Here is one of the largest pilgrimage sites in Myanmar, the Shwedagon Pagoda in Yangon. The pagoda is covered with gold leaf weighing tons and its top is adorned with several thousand diamonds and precious stones. The sanctuary is said to have existed for around 2500 years and was often destroyed by earthquakes and fire. It was last fully restored in 1990. You should also visit Yangon Downtown with the Sule Pagoda and Kyaik Athok. This is said to have existed since 253 BC. Exist. The many colonial buildings that you can see while strolling through the city are also impressive.
The National Museum and the Chaukhtatgyi Buddha Temple with one of the longest reclining Buddha images in Myanmar are also of interest. Of course, on a Myanmar trip you should also savor the delicious food and visit the colorful markets, in Rangoon the Bogyoke market is particularly recommended. The Indian and Chinese quarters also promise a special atmosphere.
Bagan is an absolute must on any trip to Myanmar. The so-called Bagan Archaeological Zone, the former royal city, includes around 2500 temples, monasteries and pagodas. Most are from the 10th to 14th centuries. Bagan is located in what is now the Mandalay Division, 155 km southwest of the city of Mandalay on the east bank of the Irrawaddy. The city was the center of the first kingdom of what is now Burma for over 430 years. Some temples have been extensively restored, others are in ruins and there is definitely something for every Buddhism lover. The most important buildings are Shwezigon Pagoda, Htilominlo Temple, Ananda Temple, Thatbyinnyu Temple. Also worth seeing are the Pahtothamya Temple, Shwesandaw Pagoda and the Dhammayangyi Temple, Sulamani Temple and Gubyaukgyi Temple. To visit this unique temple area, a bike tour, a ride in a horse-drawn carriage or a balloon ride is ideal to see the area and the fascinating sights from above. A visit at sunrise is particularly recommended.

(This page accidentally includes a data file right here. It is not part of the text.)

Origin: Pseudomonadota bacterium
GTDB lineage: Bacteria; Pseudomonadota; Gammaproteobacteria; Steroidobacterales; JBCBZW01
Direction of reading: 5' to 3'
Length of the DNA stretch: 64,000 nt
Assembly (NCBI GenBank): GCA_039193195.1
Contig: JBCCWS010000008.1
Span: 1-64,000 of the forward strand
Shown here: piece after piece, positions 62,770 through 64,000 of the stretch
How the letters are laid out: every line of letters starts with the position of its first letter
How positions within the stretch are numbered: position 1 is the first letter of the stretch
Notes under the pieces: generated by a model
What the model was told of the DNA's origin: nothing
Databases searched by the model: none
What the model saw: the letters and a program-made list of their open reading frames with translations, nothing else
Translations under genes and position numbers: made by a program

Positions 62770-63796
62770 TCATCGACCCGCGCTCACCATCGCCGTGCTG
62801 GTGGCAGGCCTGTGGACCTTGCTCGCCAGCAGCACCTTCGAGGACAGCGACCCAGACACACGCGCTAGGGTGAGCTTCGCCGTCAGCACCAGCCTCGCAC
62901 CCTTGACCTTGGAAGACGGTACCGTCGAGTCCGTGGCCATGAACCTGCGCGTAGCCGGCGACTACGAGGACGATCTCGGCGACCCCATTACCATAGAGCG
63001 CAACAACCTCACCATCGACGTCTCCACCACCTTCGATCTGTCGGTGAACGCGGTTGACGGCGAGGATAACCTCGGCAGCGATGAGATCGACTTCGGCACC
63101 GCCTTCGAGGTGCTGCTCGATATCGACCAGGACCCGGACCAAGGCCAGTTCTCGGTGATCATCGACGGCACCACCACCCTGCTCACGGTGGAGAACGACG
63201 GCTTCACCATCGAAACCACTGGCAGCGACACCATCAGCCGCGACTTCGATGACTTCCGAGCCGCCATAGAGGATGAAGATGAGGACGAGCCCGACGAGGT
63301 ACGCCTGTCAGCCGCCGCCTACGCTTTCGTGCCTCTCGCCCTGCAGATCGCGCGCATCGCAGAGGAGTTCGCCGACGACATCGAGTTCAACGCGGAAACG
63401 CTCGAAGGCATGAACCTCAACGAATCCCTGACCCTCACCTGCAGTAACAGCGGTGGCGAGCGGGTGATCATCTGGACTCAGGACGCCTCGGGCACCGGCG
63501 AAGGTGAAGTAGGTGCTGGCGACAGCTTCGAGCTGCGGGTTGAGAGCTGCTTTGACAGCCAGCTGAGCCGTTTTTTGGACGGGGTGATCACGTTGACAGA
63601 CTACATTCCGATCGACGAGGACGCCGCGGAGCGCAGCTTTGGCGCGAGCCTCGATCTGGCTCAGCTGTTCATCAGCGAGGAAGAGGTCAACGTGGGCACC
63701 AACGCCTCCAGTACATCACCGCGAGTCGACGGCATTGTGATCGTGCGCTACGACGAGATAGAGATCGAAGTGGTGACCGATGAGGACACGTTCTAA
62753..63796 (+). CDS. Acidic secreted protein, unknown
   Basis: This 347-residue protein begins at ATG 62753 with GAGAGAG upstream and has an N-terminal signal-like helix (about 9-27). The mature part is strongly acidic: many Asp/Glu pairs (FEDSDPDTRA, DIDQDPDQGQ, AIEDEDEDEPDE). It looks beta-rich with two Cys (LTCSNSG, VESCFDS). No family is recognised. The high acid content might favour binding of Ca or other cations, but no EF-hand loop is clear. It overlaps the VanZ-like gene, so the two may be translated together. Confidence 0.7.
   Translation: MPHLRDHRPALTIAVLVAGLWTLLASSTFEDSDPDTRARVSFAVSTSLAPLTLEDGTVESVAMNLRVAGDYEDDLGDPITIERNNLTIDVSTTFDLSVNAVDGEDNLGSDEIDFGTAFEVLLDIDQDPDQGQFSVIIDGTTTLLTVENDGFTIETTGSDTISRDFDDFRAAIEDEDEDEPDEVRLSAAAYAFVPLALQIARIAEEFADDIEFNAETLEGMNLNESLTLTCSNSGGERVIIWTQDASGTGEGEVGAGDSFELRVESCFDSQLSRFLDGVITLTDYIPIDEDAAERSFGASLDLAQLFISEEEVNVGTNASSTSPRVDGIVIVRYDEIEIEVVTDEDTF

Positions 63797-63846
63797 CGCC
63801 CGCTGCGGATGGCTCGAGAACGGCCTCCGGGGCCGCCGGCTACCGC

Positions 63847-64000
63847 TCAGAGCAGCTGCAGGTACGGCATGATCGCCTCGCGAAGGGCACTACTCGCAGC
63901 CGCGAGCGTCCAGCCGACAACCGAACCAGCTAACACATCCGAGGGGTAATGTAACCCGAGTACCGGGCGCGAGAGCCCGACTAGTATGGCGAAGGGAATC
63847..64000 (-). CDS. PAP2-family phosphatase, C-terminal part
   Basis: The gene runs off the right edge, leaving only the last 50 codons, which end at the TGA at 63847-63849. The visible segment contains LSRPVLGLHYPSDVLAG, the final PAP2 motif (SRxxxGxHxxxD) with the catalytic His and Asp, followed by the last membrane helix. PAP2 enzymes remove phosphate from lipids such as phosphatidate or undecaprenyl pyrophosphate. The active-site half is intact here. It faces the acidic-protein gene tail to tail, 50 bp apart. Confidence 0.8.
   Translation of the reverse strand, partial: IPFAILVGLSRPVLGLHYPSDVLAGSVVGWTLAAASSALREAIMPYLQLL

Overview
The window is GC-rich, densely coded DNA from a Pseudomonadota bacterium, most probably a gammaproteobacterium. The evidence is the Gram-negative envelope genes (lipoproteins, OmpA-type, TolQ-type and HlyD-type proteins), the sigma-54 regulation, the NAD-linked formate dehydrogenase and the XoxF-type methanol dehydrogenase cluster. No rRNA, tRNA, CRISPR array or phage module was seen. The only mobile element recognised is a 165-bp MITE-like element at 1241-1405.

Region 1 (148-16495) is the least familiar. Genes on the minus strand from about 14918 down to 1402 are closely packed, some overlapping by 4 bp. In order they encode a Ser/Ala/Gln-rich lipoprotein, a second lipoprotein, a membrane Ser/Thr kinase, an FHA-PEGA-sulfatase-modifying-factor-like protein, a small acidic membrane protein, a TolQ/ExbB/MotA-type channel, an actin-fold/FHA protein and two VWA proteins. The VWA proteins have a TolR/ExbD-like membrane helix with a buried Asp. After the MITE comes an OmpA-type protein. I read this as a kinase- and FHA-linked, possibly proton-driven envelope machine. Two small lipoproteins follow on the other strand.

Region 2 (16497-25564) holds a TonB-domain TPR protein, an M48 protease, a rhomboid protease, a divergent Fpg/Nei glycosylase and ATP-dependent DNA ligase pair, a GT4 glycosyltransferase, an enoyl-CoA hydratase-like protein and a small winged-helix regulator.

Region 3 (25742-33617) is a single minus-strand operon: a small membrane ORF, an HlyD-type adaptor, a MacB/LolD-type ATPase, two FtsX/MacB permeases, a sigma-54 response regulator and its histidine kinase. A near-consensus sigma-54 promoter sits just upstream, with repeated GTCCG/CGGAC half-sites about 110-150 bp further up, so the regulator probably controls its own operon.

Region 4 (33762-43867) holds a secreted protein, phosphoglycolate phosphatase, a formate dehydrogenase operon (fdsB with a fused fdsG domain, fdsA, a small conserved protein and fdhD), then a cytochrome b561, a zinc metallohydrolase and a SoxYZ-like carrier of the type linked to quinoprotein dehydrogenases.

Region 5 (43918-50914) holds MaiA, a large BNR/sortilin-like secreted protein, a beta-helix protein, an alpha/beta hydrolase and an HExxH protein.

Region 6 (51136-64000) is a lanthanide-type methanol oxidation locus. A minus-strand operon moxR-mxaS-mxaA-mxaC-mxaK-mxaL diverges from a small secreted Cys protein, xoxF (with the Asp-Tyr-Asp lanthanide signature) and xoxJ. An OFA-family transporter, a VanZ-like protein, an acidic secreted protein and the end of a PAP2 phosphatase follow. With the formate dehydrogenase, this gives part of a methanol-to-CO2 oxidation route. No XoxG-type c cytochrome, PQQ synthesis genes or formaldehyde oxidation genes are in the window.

Another highlight of every Myanmar trip is the city of Mandalay. It is in the center of Burma and is in a bend in the Irrawaddy River. The second largest city in Myanmar has around 1.6 million inhabitants. From Mandalay Hill in the north of the city you have a wonderful view over the city and can get a first overview. Close by is the Kothodaw Pagoda, surrounded by 729 small, white pagodas, each with a marble tablet with text. If you were to put this on paper, you would fill 15,000 pages of paper, which is why the pagoda is often referred to as the “largest book in the world”.
The Buddha statue in the Mahamuni Pagoda is also unique. It is also one of the most valuable in the world, as it is not only richly decorated with precious stones, but pilgrims also attach even more gold leaf every day. It is now estimated at 3 to 12 tons of gold leaf. This is produced directly in Mandalay by gold bats, some of the show workshops can also be visited. You should also look at the handicrafts of stone carving, wood carving, bell foundries, silversmiths and weavers.